Dan Morehead, CEO of asset manager Pantera Capital, warned that the “buy the rumor, sell the news” pattern may apply if the SEC approves a bitcoin-backed futures ETF.
“Will someone please remind [me] the day before the bitcoin ETF officially launches? I might want to take some chips off the table,” Morehead wrote in a report.
About a year before CME listed bitcoin futures in December 2017, bitcoin rose by 2,440%. The cryptocurrency rallied 822% in the 12 months ahead of crypto exchange Coinbase COIN, -1.37% ‘s direct listing at Nasdaq. However, the market turned downward after both events, Morehead noted in the report.
Meanwhile, as the crypto market becomes broader, more institutional, price swings should moderate, Morehead speculates.
Bloomberg Businessweek published a cover story this week about the mystery around the $69 billion assets of Tether, the world’s largest stablecoin issuer. With exponential growth in recent years, Tether has drawn increasing scrutiny from the regulators and some investors. Its stablecoin USDT is pegged 1:1 to the U.S. dollars.
Tether has invested some of its reserves in Chinese commercial paper, and it was before the recent woes of Chinese real-estate developer Evergrande, according to Bloomberg, citing a document that detailed Tether’s reserves.
A Tether representative didn’t answer the question if Tether has held any Chinese commercial paper, but wrote through email that USDT is always backed by reserves including cash, cash equivalents, other short-term deposits and commercial paper.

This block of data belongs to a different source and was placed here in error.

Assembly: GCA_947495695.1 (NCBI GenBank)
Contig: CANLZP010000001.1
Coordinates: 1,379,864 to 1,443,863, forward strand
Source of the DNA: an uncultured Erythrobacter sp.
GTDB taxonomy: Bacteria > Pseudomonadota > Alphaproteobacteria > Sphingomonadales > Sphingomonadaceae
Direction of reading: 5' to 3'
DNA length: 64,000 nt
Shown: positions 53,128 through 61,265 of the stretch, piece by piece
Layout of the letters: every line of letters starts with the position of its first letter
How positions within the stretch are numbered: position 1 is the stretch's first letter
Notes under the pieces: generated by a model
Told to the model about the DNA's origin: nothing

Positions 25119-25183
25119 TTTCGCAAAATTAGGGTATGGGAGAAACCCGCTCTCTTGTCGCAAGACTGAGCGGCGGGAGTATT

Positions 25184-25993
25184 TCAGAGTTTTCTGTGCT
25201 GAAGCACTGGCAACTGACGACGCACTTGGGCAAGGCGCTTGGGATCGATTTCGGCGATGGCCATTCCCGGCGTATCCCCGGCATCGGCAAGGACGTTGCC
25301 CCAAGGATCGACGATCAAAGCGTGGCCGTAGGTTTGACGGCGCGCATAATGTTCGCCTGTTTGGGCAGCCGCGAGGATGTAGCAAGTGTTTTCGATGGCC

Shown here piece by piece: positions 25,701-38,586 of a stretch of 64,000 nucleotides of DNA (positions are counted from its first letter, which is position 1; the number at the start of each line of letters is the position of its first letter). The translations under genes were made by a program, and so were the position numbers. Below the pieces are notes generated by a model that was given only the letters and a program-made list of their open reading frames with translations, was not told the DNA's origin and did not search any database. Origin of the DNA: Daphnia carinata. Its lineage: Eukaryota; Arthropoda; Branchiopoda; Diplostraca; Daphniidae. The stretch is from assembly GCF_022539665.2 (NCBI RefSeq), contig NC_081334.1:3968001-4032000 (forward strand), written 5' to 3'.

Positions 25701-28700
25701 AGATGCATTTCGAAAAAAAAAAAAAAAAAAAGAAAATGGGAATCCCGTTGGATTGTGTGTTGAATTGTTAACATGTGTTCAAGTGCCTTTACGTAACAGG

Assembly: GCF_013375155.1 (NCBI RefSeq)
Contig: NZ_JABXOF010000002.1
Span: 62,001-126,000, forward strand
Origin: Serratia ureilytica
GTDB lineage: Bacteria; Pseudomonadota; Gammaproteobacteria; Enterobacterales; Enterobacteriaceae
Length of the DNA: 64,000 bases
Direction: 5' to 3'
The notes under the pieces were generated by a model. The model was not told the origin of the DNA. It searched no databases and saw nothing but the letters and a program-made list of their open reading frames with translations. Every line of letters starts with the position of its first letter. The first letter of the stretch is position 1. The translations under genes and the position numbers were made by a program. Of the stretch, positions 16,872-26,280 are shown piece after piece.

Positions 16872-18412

Bloomberg also reported that Tether has made billions of dollars of crypto-backed loans, with one to crypto lending platform Celsius Network Ltd.
The Tether representative wrote to MarketWatch that “we have a select, small group of customers that borrow USDTs in exchange for posting security. These loans are secured by collateral in Tether’s possession of well in excess of 100% of the loan proceeds and earn monthly interest for Tether.”
A bean bag for Bankman-Fried?
Sam Bankman-Fried, founder and CEO of crypto exchange FTX, is the richest person under 30 in the world, according to Forbes. Thanks to the crypto boom, Bankman-Fried is now worth $22.5 billion, up from $8.7 billion in April.
The 29-year-old self-made billionaire is known for sleeping in bean bags in the office for most nights. “One side advantage of the bean bags: if I sleep in the office, my mind stays in work mode, and I don’t have to reload everything the next day,” Bankman-Fried once wrote on Twitter.
It seems that the habit has also been adopted by Ryan Salame, who was named CEO of FTX’s newly launched subsidiary FTX Digital Markets in the Bahamas. FTX also moved its headquarters from Hong Kong to the Bahamas, where the regulatory environment is more crypto-friendly.
Dawn Fitzpatrick, CEO and chief investment officer of Soros Fund Management, said the family office founded by billionaire investor George Soros, owns some bitcoins.
“We own some coins, but not a lot,” Fitzpatrick said in an interview at a Bloomberg event on Oct. 5. “And the coins themselves are less interesting than the use cases of DeFi (decentralized finance) and things like that.”
“I am not sure bitcoin is only viewed as an inflation hedge,” Fitzpatrick said. “I think it’s crossed the chasm to mainstream.”